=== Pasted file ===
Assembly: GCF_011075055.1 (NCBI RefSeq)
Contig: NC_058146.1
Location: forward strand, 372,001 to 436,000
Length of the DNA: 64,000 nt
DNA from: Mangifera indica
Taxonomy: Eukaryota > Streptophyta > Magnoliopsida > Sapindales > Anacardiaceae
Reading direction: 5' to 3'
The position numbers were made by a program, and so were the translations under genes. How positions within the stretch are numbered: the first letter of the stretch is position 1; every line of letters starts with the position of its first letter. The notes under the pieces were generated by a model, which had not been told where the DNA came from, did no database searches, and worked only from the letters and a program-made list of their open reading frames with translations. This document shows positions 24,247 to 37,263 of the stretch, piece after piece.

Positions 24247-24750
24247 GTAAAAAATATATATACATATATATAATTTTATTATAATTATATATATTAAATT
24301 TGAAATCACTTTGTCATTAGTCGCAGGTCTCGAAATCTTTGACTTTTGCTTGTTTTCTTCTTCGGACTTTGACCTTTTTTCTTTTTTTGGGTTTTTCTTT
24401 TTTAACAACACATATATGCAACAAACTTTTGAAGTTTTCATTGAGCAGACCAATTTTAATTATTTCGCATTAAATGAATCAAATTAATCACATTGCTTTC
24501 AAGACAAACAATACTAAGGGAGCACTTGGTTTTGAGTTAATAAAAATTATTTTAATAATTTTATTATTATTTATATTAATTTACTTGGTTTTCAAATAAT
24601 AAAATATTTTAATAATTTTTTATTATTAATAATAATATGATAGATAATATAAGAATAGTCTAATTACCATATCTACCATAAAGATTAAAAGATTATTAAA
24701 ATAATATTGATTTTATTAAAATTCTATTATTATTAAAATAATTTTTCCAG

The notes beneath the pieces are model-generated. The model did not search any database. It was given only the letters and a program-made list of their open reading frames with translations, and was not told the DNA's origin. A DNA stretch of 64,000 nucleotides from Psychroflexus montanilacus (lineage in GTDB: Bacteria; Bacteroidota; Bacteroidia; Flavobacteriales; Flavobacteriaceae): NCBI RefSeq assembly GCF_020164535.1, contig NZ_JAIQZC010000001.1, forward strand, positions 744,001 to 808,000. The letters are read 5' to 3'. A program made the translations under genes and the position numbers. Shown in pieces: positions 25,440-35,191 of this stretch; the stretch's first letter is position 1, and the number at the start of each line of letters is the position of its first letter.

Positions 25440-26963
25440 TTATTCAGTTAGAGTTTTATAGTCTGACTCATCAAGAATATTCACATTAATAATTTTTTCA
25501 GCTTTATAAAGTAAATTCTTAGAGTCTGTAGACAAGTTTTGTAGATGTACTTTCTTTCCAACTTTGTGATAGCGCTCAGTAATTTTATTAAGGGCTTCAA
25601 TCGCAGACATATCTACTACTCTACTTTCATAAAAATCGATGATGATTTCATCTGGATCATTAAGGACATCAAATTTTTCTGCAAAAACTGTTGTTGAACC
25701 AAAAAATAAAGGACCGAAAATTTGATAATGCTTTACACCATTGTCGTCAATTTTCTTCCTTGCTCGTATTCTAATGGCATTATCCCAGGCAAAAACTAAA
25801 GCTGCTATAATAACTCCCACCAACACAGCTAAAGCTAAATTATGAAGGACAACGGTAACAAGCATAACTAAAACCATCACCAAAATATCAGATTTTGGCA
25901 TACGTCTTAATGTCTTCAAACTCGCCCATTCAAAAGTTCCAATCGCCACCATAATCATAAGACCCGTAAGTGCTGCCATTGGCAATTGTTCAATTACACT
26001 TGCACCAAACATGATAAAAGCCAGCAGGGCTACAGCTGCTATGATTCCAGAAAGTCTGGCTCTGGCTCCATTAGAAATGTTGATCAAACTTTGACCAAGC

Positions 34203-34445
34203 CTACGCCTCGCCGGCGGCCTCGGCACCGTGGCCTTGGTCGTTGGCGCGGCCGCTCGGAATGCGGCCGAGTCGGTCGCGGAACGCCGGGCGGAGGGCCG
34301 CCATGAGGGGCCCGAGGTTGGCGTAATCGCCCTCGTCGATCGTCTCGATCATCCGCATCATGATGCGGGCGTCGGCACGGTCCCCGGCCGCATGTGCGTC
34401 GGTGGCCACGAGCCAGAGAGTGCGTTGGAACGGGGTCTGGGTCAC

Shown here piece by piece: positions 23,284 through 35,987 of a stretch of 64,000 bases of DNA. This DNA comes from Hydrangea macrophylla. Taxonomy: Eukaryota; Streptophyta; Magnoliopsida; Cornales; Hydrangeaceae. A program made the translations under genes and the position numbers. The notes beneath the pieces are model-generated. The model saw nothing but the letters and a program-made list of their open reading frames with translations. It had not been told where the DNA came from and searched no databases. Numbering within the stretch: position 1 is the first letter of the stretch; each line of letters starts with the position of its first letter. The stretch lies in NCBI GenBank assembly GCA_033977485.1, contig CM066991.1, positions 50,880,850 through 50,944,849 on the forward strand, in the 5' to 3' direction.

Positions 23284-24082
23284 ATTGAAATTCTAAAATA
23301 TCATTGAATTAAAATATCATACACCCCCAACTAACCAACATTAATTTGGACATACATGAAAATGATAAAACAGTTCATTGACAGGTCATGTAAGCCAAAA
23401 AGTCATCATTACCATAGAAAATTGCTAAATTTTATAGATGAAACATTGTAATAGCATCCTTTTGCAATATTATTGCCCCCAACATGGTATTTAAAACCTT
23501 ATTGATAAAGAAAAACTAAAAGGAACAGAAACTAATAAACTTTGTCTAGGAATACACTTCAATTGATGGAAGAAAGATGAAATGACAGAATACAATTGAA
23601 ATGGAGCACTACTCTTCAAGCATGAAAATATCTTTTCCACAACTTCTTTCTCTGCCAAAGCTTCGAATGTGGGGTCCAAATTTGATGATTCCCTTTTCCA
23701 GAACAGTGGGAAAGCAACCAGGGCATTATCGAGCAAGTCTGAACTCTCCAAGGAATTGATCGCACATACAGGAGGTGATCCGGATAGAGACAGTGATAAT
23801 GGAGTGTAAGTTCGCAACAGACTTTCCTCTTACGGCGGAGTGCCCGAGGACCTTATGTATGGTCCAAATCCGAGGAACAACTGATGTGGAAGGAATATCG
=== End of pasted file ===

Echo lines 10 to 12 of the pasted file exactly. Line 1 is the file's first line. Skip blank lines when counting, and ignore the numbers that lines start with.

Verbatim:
24247 GTAAAAAATATATATACATATATATAATTTTATTATAATTATATATATTAAATT
24301 TGAAATCACTTTGTCATTAGTCGCAGGTCTCGAAATCTTTGACTTTTGCTTGTTTTCTTCTTCGGACTTTGACCTTTTTTCTTTTTTTGGGTTTTTCTTT
24401 TTTAACAACACATATATGCAACAAACTTTTGAAGTTTTCATTGAGCAGACCAATTTTAATTATTTCGCATTAAATGAATCAAATTAATCACATTGCTTTC